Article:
I have been trying to follow the rather arcane discussion around the new reading test for 6 year olds. This is from the BBC:
The government's new reading test for six-year-olds is a waste of money that will not identify youngsters' needs, experts have warned. They are "deeply concerned" about the test, and call on the Education Secretary Michael Gove to reconsider its introduction.
According to the Independent, the test consists of 40 words – 20 made up and 20 real – that children have to read out aloud. Some examples of what they have been assessed on include: blow, cat, cow, glimp, mip, koob and zort. The Indy goes on:
A pilot assessment carried out this summer revealed that bright youngsters were flummoxed by the unreal words because they suspected something was wrong. However, they were then identified as being in need of remedial help with their reading. The Government argues that the test will strengthen phonics teaching in schools, which research has shown is the best way of teaching young pupils to read.
I was reminded of all this at the weekend when reading a Dr Seuss book – The Lorax – to my granddaughter. This proved too much for both of us at the end of a long day, but it's an interesting read with this controversy in mind as it is full of the sort of pseudowords that are in this new test. Whilst there are no GLIMPs or ZORTs, there are plenty of:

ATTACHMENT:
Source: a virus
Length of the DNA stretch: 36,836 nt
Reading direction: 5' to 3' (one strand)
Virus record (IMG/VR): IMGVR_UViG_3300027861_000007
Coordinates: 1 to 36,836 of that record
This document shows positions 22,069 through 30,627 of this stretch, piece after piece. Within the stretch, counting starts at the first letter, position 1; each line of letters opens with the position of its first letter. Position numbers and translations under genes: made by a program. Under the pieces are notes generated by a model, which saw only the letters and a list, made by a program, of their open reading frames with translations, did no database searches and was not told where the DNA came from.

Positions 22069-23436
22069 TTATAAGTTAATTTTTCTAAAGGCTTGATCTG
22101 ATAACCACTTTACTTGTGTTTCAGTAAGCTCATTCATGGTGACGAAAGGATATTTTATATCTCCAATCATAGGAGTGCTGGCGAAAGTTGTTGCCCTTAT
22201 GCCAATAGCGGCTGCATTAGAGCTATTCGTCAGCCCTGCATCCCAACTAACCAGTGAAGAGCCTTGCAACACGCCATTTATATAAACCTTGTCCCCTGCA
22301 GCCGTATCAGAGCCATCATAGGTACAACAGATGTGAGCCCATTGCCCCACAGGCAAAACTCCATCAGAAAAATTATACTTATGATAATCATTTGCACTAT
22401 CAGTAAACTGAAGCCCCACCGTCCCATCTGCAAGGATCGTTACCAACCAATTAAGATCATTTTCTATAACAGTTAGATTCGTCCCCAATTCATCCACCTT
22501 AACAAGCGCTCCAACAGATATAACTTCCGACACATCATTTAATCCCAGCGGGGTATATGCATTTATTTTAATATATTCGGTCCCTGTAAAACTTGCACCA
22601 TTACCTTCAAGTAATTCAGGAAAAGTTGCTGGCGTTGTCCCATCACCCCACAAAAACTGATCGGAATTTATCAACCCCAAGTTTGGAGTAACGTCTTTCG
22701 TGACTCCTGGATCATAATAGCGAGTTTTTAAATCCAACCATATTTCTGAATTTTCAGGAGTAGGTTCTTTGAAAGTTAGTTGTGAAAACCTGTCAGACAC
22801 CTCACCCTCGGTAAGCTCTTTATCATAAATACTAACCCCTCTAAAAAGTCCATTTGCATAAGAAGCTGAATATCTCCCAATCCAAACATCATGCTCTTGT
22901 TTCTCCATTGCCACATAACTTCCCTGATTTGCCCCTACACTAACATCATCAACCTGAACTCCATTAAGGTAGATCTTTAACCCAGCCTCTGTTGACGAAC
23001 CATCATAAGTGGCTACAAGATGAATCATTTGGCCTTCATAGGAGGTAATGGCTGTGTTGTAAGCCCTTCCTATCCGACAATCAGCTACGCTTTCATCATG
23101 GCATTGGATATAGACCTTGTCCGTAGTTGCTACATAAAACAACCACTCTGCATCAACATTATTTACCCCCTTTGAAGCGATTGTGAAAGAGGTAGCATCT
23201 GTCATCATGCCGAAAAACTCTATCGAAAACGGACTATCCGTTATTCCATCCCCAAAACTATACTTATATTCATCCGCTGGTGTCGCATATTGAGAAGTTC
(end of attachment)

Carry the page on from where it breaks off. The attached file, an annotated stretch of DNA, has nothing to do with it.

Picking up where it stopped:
Thneeds Once-lers Truffula trees Bar-ba-loots Swomee-swans
... and dozens more made-up words that come at you in waves of rhyme and rhythm that are Dr S's style.
Now I don't know very much about phonics and the teaching of reading, but it seems clear that the main difference between the Lorax (which, of course, is an environmental parable which so annoyed US loggers when first published that they published their own alternative narrative) and the DfE's latest wheeze is that, in the former, but not the latter, all the words are read in a context that makes them meaningful (allowing for age ...).
It makes me wonder what the DfE thinks reading is for.